pull up

pull up
1. come to a halt after driving somewhere (Freq. 6)

The Rolls pulled up on pour front lawn


The chauffeur hauled up in front of us

Syn: ↑draw up, ↑haul up
Topics: ↑driving
Hypernyms: ↑stop, ↑halt
Verb Group: ↑draw up
Verb Frames:

Something ——s


Somebody ——s

2. straighten oneself (Freq. 1)

He drew himself up when he talked to his superior

Syn: ↑draw up, ↑straighten up
Derivationally related forms: ↑pull-up
Hypernyms: ↑straighten
Verb Frames:

Somebody ——s somebody

3. cause (a vehicle) to stop

He pulled up the car in front of the hotel

Syn: ↑draw up
Topics: ↑driving
Hypernyms: ↑stop
Verb Group: ↑draw up, ↑haul up
Verb Frames:

Somebody ——s something

4. remove, usually with some force or effort; also used in an abstract sense

pull weeds


extract a bad tooth


take out a splinter


extract information from the telegram

Syn: ↑extract, ↑pull out, ↑pull, ↑take out, ↑draw out
Derivationally related forms: ↑extractible (for: ↑extract), ↑extraction (for: ↑extract), ↑extractor (for: ↑extract)
Hypernyms: ↑remove, ↑take, ↑take away, ↑withdraw
Hyponyms: ↑wring out, ↑squeeze out, ↑demodulate, ↑thread
Verb Group: ↑draw, ↑pull, ↑pull out, ↑get out, ↑take out
Verb Frames:

Somebody ——s something


Something ——s something


Somebody ——s something PP

* * *

1) (of a vehicle or its driver) come to a halt

he pulled up outside the cabin

2) increase the altitude of an aircraft

* * *

pull up [phrasal verb]
1 pull up (something) or pull (something) up
1 a : to move (something) up

I pulled up the shade.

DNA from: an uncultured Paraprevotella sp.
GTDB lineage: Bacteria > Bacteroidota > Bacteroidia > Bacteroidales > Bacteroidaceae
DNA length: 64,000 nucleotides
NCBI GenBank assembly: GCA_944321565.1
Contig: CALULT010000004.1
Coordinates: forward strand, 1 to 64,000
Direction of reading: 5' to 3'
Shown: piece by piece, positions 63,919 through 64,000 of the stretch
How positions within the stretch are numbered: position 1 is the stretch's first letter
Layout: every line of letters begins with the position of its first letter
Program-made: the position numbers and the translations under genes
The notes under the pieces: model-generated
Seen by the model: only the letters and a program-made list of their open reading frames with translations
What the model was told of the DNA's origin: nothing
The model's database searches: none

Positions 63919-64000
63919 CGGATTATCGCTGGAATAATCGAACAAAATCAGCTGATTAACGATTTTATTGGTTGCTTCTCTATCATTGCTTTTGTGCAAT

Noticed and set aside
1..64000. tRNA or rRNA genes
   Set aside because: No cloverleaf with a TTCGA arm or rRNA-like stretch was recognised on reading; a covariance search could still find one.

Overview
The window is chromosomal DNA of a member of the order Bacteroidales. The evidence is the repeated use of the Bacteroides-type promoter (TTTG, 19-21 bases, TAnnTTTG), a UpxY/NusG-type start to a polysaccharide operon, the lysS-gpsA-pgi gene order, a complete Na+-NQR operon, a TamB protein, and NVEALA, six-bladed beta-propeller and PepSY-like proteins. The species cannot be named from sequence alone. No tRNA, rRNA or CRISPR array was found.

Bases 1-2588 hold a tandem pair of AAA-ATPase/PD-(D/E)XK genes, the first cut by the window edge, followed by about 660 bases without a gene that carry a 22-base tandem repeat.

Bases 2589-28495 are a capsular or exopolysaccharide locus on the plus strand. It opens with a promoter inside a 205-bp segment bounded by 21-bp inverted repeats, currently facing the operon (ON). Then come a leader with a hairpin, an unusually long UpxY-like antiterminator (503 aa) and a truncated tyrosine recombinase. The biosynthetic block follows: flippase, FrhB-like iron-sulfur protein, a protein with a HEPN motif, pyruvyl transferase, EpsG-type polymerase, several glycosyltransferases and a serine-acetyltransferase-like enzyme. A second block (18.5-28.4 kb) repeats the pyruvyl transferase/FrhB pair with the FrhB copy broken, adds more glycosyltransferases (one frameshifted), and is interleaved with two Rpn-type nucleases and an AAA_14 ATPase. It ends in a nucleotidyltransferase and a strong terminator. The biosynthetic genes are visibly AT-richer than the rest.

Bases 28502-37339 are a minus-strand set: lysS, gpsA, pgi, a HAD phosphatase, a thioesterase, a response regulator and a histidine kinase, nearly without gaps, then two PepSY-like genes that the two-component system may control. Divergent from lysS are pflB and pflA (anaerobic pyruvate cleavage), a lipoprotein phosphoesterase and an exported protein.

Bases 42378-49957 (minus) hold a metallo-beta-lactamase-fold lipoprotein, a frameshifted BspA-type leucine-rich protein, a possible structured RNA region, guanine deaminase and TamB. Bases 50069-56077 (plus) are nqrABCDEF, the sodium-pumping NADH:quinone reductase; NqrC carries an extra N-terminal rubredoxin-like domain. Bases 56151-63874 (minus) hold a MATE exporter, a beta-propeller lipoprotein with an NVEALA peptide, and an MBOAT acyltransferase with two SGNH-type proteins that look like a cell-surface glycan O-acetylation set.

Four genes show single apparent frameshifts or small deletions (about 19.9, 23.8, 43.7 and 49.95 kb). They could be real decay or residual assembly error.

1 b : to move (something) forward or into a position where it can be seen, used, etc.

Pull up a chair and make yourself comfortable.

Give me a moment to pull up your file on the computer.

2 pull up or pull (something) up or pull up (something) : to stop a vehicle at a particular place

We pulled up in front of the house.

He pulled up next to me at the stoplight.

He pulled the car up in front of the house.

3 pull up : to stop suddenly before completing something

A muscle spasm caused him to pull up halfway through the race.

She started to answer and then pulled up short.

4 pull (someone) up Brit, informal : to criticize (someone) severely for doing something

Her boss pulled her up for/on being late.

• • •
Main Entry:pull

* * *

ˌpull ˈup derived
(of a vehicle or its driver) to stop

He pulled up at the traffic lights.

Main entry:pullderived

Useful english dictionary. 2012.

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Look at other dictionaries:

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  • pull — [pool] vt. [ME pullen < OE pullian, to pluck, snatch with the fingers: ? akin to MLowG pull, a husk, shell] 1. to exert force or influence on so as to cause to move toward or after the source of the force; drag, tug, draw, attract, etc. 2. a)… …   English World dictionary

  • Pull — Pull, v. t. [imp. & p. p. {Pulled}; p. pr. & vb. n. {Pulling}.] [AS. pullian; cf. LG. pulen, and Gael. peall, piol, spiol.] 1. To draw, or attempt to draw, toward one; to draw forcibly. [1913 Webster] Ne er pull your hat upon your brows. Shak.… …   The Collaborative International Dictionary of English

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  • pull on — ˌpull ˈon [transitive] [present tense I/you/we/they pull on he/she/it pulls on present participle pulling on past tense …   Useful english dictionary

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  • pull — vb Pull, draw, drag, haul, hale, tug, tow mean to cause to move in the direction determined by the person or thing that exerts force. Pull, the general term, is often accompanied by an adverb or adverbial phrase to indicate the direction {two… …   New Dictionary of Synonyms

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